In partnership with the University of Utah, we have conducted a series of lectures and consultations with our colleagues in Rwanda. This allowed IVUmed volunteers to provide some initial training before hitting the ground in Kigali for their first on-site workshop.

IVUmed is currently working to increase access to this valuable technology among its partner sites and is developing a digital training platform that will combine videoconferencing, distance consultation, and content libraries. This software, developed by IBM and Boston Children’s Hospital, will make an entire digital learning package available to doctors and nurses in low resource—and importantly—low bandwidth areas of the world.

IVUmed partners around the globe wish to participate in this learning format. In fact, 93% of those surveyed stated that they are very interested in telehealth training in their facilities.

Through videoconferencing, online learning libraries, and remote consultation, our volunteers’ efforts have an even greater impact. They provide further education on concepts covered during workshops to maintain continuity and to prepare for further hands-on instruction. The technology also allows our volunteers to provide remote training in multiple countries at the same time.

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Cancer doesn’t hurt just the 20%

Dr. Eggener trains local physicians on urological oncology needs.

According to Reuters, “most of Africa’s around 2,000 languages have no word for cancer. The common perception in both developing and developed countries is that it’s a disease of the wealthy world, where high-fat, processed-food diets, alcohol, smoking and sedentary lifestyles fuel tumor growth.” However, according to the news service, sub-Saharan Africa will see an estimated one million new cancer cases this year — “a number predicted to double to two million a year in the next decade,” and, “[b]y 2030, according to predictions from the [WHO], 70 percent of the world’s cancer burden will be in poor countries.  Source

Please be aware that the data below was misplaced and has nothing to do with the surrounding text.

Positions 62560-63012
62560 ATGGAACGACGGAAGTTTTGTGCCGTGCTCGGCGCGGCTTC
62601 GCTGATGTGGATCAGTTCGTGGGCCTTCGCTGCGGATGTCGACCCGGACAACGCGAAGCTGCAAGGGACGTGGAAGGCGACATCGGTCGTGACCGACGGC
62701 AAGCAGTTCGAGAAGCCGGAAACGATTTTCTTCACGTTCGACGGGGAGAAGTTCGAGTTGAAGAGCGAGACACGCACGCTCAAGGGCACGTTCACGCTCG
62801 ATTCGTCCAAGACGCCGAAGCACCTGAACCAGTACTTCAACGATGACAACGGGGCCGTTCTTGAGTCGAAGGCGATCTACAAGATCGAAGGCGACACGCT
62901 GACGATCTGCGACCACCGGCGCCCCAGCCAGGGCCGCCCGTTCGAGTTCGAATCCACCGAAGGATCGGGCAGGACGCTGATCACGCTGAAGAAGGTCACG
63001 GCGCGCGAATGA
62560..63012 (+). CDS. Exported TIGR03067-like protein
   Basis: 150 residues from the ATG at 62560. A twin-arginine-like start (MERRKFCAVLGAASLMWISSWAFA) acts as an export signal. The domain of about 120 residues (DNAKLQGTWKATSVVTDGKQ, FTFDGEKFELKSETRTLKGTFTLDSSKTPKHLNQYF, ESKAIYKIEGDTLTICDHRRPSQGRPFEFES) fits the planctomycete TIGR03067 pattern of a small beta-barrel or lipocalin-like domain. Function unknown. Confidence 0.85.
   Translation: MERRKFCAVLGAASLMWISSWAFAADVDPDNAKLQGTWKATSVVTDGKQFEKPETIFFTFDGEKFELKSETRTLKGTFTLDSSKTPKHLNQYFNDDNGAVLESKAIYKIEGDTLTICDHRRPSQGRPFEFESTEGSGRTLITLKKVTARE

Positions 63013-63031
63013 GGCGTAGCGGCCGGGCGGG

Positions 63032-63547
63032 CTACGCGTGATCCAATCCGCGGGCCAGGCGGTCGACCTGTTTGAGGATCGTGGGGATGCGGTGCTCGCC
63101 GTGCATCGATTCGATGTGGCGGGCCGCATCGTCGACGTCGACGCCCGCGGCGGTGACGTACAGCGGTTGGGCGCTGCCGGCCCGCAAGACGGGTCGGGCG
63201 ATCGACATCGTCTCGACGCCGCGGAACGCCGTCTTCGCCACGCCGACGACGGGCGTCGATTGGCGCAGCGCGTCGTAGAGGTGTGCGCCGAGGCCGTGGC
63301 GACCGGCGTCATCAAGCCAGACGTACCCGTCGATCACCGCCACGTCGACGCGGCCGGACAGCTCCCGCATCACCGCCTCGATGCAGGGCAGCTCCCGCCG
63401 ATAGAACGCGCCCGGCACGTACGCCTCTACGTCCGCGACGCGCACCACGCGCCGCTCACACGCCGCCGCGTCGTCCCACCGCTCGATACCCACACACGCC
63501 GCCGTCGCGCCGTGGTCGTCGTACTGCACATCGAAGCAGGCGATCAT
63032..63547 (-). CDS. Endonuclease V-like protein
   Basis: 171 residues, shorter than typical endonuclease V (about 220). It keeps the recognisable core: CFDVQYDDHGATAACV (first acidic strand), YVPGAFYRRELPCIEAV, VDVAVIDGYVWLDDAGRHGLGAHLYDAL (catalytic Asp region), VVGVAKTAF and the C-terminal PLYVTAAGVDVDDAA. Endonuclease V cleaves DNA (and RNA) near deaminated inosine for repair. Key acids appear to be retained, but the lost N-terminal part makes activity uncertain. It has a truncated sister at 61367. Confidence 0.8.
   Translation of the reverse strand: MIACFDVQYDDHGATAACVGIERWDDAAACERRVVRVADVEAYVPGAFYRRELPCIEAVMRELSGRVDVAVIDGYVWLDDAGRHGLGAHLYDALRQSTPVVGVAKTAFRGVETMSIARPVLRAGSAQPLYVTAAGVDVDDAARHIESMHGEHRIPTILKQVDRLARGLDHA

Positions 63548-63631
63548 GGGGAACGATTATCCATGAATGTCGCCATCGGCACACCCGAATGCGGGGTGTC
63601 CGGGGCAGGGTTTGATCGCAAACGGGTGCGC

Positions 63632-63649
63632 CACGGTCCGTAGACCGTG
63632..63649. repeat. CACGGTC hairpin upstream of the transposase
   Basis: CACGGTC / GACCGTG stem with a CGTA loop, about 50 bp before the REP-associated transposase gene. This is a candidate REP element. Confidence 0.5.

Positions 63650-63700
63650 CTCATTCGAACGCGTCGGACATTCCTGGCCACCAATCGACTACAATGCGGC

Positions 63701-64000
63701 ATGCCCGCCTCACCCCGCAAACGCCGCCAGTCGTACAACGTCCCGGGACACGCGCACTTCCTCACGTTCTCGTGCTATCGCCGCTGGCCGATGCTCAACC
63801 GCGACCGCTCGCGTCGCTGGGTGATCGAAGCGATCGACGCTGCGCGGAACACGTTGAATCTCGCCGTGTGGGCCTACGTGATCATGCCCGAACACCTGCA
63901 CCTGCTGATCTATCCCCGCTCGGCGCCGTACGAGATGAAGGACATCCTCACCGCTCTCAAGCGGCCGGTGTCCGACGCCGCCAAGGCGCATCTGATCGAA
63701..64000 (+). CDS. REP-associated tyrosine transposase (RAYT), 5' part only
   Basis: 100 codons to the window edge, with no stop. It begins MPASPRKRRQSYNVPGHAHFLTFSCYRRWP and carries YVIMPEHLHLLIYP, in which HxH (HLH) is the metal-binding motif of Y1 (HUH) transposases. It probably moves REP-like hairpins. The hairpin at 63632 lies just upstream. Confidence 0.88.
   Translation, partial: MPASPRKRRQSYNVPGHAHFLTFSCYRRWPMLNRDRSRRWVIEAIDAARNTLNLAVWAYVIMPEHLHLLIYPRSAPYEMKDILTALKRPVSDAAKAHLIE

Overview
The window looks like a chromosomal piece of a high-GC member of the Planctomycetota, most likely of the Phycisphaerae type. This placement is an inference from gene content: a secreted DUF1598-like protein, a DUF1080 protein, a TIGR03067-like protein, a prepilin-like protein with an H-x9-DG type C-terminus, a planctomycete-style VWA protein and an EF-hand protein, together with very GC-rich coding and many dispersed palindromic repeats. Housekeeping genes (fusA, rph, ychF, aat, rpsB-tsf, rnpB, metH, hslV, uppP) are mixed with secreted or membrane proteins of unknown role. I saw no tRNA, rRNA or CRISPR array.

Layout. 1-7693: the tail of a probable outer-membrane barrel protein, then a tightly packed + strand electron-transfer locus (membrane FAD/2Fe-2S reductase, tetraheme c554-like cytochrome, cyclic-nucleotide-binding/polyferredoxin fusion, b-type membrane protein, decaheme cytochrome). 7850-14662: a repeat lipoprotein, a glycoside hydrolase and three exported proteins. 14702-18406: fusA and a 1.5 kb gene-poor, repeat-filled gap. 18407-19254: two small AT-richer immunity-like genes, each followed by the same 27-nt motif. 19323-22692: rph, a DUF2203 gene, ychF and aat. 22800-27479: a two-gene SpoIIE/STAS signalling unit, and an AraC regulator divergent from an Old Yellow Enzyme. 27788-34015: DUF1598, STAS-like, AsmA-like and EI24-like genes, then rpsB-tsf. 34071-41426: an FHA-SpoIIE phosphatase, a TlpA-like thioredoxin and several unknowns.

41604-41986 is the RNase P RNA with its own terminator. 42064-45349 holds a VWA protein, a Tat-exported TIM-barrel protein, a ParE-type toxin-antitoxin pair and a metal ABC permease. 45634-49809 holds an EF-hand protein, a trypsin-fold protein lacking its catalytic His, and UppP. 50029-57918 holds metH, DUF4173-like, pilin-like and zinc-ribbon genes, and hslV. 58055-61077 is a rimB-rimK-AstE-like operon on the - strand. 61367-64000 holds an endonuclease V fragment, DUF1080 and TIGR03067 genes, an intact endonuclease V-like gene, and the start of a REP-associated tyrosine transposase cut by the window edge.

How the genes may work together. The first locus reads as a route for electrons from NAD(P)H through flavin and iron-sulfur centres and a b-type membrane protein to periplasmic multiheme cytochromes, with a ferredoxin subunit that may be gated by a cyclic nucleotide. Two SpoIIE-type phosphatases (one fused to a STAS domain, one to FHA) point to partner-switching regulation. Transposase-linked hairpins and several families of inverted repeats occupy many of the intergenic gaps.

Cancers, including urological cancer, are not only a developed-world problem. An IVUmed board member, Scott Eggener, MD, is a urological oncologist based in Chicago who frequently travels to the West Bank to provide urological oncology training to local physicians.

However, the technologies needed to provide proper care of cancers are inaccessible to the developing world. The bioengineering and biotechnology fields in academic centers are acknowledging this large gap. Currently, several centers of innovation are working towards making proper medical care more accessible to the developing world.

To learn more about these innovations, you can check out several conferences on affordability and innovation in global health. Local to Utah, the Center for Global Surgery is hosting the  Extreme Affordability Conference  in late March 2013.

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IVUmed is committed to making quality urological care available to people worldwide.